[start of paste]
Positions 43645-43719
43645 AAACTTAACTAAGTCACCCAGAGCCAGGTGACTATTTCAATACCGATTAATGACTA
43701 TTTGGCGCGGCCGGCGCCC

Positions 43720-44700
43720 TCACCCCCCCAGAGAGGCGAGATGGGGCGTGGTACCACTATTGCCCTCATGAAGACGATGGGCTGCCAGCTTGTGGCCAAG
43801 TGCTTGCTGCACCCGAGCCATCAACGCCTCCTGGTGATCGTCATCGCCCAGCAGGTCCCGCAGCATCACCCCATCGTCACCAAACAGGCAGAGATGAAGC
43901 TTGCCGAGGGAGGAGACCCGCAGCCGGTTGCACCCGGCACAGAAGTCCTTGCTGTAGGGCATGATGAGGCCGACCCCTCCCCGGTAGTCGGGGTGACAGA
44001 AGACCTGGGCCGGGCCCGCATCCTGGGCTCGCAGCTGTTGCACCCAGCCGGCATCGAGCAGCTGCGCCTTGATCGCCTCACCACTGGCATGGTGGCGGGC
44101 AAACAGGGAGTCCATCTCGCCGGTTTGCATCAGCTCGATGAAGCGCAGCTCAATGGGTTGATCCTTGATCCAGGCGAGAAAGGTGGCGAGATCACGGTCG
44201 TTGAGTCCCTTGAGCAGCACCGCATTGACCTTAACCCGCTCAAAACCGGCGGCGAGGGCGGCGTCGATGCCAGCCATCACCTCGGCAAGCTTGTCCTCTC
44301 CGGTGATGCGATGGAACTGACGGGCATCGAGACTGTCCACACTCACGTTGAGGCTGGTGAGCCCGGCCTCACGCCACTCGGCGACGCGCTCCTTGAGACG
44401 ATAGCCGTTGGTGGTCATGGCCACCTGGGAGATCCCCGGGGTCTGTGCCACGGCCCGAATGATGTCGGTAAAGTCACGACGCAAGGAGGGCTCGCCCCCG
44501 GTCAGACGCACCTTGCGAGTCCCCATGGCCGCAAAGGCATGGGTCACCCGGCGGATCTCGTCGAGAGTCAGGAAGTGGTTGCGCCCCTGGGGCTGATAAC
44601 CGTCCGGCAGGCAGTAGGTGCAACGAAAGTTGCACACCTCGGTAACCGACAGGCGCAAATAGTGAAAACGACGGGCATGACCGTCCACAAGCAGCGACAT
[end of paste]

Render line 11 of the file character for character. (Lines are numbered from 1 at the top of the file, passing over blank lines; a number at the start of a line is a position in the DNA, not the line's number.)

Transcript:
44301 CGGTGATGCGATGGAACTGACGGGCATCGAGACTGTCCACACTCACGTTGAGGCTGGTGAGCCCGGCCTCACGCCACTCGGCGACGCGCTCCTTGAGACG